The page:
What Is Utopia and Dystopia?
Utopia in its literal form means “no place” (Coates). It was coined in the 16th century by Thomas More, whose intent was to make the term a pun. Phonetically, utopia sounds strikingly similar to eutopia, meaning happy place. With this, More wittily begs the question, can a perfect and happy place exist, or is there truly no place for that in this world (Curtright)? The idea behind the formation of a dystopia expresses the uncertainty in utopian possibilities. Dystopias are formed when striving for societal perfection is cut short. Parable of the Sower is a novel constructed around the interplay of utopia and dystopia. Several references in the text highlight the possibility of both to exist simultaneously, a unique aspect of the novel when compared to other literary works.
In the case of utopic sentiment, the formation of main character Lauren Olamina’s belief system, Earthseed, is a form of utopia. The primary tenet of Earthseed is “God is Change” (Butler 2). This suggests that pain is temporary and that God is plainly change, not a superior being. There is no need to worship God, rather, God is in everyone and everyone has the ability to shape their own future. Thus, those who acknowledge this religion accept the comfort it can bring. Earthseed itself challenges the conventional utopian ideal of a societal organization. Instead of being rooted in an area, the utopia of Earthseed navigates the new public and physical realities of the future. The creation of Earthseed made way for an atypical form of utopia: one that could flourish when faced with limited social, political, and economic conditions. Individuals can find euphoric peace in the Earthseed state of mind, which is a hidden paradise in this futuristic world (Morris).
Even Earthseed in the end of the novel isn’t the Utopia that Lauren wanted to create and things start going wrong for her the moment she tried to create her own utopia. “Today we had a funeral for Bankole’s dead– the five people who died in the fire” (Butler 369). This moment in the novel comes towards the end and it shows how even Earthseed, the utopia, people are experiencing death and hardship. Showing that even though they were trying to create a happy place, they still could not create it. The utopia they tried to create failed just as much as any other attempt had.
In the World
The utopia of Earthseed that Lauren created arguably did not turn out to be what she hoped for. This is because throughout the book, it is constantly proven that dystopias stem from a striving of people wanting to create a utopia and always wanting more in life. The proof of this happening even starts in the beginning of the book when Corey says: “City lights,” she says. “Lights, progress, growth, all those things we’re too hot and too poor to bother with anymore”(Butler 5). This demonstrates that the world they live in used to have technology and advancements, but one day it all disappeared. It can be concluded that the technology all failed on the society when they tried to advance too much. They went too far with what they were trying to do and did not think about the consequences. They were striving for more and more, aiming for a utopia, which ultimately led to societal downfall.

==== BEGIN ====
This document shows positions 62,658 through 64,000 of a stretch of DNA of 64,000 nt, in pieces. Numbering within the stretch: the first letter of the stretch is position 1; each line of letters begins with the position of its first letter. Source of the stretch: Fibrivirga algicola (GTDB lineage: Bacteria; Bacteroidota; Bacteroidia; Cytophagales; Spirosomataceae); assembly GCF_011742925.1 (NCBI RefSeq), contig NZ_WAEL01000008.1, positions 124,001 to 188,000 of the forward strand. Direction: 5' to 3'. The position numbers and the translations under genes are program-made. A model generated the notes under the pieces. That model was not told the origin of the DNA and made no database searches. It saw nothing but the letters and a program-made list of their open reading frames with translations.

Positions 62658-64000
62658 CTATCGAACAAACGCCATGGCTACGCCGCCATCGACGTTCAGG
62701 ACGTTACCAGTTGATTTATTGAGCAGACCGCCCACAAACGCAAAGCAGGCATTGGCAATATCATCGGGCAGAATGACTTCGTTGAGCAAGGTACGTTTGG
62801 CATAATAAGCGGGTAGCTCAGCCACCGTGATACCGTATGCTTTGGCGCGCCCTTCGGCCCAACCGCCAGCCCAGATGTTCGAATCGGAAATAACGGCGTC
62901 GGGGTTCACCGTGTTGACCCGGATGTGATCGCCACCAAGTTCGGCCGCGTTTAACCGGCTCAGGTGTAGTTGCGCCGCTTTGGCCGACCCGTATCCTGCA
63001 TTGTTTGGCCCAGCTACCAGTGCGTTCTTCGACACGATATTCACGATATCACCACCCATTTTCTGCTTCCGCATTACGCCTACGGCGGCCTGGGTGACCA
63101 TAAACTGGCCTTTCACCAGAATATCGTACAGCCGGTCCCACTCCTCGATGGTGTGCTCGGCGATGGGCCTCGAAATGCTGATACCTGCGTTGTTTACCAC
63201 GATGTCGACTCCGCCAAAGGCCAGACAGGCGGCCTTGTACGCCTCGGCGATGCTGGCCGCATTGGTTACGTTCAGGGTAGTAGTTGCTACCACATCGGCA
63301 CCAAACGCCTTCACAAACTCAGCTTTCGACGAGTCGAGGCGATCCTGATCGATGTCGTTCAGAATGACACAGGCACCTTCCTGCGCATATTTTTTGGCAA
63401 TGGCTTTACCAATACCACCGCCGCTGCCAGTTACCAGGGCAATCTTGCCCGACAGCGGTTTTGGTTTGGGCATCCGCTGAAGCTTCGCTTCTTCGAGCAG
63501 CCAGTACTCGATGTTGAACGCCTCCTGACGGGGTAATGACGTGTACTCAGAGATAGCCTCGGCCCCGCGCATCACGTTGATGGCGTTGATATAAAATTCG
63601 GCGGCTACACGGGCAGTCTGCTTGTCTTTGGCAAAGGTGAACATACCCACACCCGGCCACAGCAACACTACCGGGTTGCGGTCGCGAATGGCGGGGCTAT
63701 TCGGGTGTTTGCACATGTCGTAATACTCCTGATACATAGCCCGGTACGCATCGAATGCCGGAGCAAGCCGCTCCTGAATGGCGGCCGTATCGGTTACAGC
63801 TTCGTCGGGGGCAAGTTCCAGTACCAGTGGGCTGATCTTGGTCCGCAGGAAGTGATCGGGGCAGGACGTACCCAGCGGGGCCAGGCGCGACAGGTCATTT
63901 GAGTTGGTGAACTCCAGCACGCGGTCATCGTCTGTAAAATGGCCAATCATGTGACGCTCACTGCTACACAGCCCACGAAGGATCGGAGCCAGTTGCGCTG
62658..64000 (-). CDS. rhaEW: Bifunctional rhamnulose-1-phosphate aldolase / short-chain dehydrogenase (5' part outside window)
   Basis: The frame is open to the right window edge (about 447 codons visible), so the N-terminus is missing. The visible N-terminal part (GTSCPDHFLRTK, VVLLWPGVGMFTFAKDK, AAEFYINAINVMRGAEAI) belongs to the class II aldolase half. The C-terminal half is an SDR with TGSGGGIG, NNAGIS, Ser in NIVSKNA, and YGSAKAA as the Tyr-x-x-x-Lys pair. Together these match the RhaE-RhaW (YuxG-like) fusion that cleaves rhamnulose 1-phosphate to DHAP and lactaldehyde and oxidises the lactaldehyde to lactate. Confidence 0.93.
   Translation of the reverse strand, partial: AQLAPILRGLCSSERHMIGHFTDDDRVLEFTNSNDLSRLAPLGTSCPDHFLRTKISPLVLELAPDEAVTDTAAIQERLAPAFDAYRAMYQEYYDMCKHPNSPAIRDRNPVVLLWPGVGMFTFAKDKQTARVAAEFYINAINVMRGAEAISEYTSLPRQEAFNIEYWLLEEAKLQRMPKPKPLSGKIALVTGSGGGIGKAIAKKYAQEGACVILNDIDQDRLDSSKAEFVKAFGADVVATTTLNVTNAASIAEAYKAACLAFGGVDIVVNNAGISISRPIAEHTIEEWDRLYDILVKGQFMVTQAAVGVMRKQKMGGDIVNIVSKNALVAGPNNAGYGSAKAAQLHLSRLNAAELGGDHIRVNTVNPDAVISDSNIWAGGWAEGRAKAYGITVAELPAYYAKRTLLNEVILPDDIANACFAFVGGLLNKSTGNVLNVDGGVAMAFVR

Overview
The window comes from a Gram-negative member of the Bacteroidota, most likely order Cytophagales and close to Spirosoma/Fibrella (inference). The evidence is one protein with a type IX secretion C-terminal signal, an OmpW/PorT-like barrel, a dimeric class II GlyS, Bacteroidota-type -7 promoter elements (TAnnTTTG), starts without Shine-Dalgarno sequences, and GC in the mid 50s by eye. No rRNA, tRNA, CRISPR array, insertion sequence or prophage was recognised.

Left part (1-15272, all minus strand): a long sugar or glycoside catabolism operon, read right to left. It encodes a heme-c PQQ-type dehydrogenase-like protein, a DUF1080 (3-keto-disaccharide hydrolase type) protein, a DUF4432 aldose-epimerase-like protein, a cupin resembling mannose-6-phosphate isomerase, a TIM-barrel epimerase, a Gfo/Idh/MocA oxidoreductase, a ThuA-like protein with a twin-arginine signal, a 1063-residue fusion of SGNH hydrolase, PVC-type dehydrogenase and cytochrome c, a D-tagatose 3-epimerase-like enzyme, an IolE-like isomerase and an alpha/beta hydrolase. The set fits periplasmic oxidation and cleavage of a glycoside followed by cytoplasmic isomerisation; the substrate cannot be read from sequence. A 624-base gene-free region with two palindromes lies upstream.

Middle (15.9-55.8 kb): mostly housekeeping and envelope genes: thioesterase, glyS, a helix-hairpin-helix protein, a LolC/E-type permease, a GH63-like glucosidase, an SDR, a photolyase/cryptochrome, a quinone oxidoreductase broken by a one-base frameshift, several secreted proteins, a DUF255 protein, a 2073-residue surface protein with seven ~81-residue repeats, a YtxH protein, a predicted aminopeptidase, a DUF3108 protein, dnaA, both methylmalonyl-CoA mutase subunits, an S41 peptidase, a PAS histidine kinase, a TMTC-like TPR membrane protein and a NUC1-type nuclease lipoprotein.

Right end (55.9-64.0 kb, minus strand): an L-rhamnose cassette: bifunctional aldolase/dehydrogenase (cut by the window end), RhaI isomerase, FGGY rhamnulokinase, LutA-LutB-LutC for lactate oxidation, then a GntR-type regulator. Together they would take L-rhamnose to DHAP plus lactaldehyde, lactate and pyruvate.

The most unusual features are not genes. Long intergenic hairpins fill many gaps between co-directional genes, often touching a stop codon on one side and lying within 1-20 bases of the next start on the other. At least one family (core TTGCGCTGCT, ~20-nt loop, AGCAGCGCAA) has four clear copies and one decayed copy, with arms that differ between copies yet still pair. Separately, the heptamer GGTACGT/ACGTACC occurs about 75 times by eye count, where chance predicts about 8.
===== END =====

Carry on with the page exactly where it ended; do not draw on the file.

In the Communities
Their little communities inside the walls, which represent their own little utopias, could also represent dystopias. People inside the walls seem to have different ideas about how things should work, and the people who think differently are looked down upon. This is even shown when Lauren has to hide her hyperempathy because it makes her different. This is shown in the novel when Lauren says “I can’t do a thing about my hyperempathy, no matter what Dad thinks or wants or wishes.” (Butler 14). Showing that he family wants her to hide her differences because the utopia doesn’t want anyone different. It can be seen as a weakness and ultimately this strict and backwards thinking makes the walled-in community a dystopia itself. People are being judged and repressed.
Despite this, Lauren’s community could also be seen as a temporary safe-haven, rendering it a utopia in this sense. They form a “privatopia” within this post-apocalyptic world, making it possible to trust individuals who live within the walls of the community. Those who have been accepted by the community understand that the fear that is found beyond the confines of the walls is diminished based on mutual trust and goals. The drastic differences in the current state of America and Lauren’s small, walled-off town are enough to claim utopia (Phillips).
Butler, Octavia E. Parable of the Sower. New York, NY: Warner Books, 1993. Print.
Coates, Joseph. “Utopia — An obsolete concept.” Technological Forecasting and Social
Change, 1 Dec. 2016, pp. 110–111. Science Direct, doi: 10.1016/j.techfore.2016.10.057.
Curtright, Travis. “Thomas More and the “genius” of Utopia.” Edinburgh University
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Morris, David. “Octavia Butlers (R)Evolutionary Movement for the Twenty-First
Century.” Utopian Studies, vol. 26, no. 2, 2015, pp. 270–288. EBSCO, doi:10.5325/utopianstudies.26.2.0270.
Phillips, Jerry. “The Intuition of the Future: Utopia and Catastrophe in Octavia Butler’s
‘Parable of the Sower.’” NOVEL: A Forum on Fiction, vol. 35, no. 2/3, 2002, pp. 299–311. JSTOR, JSTOR, www.jstor.org/stable/1346188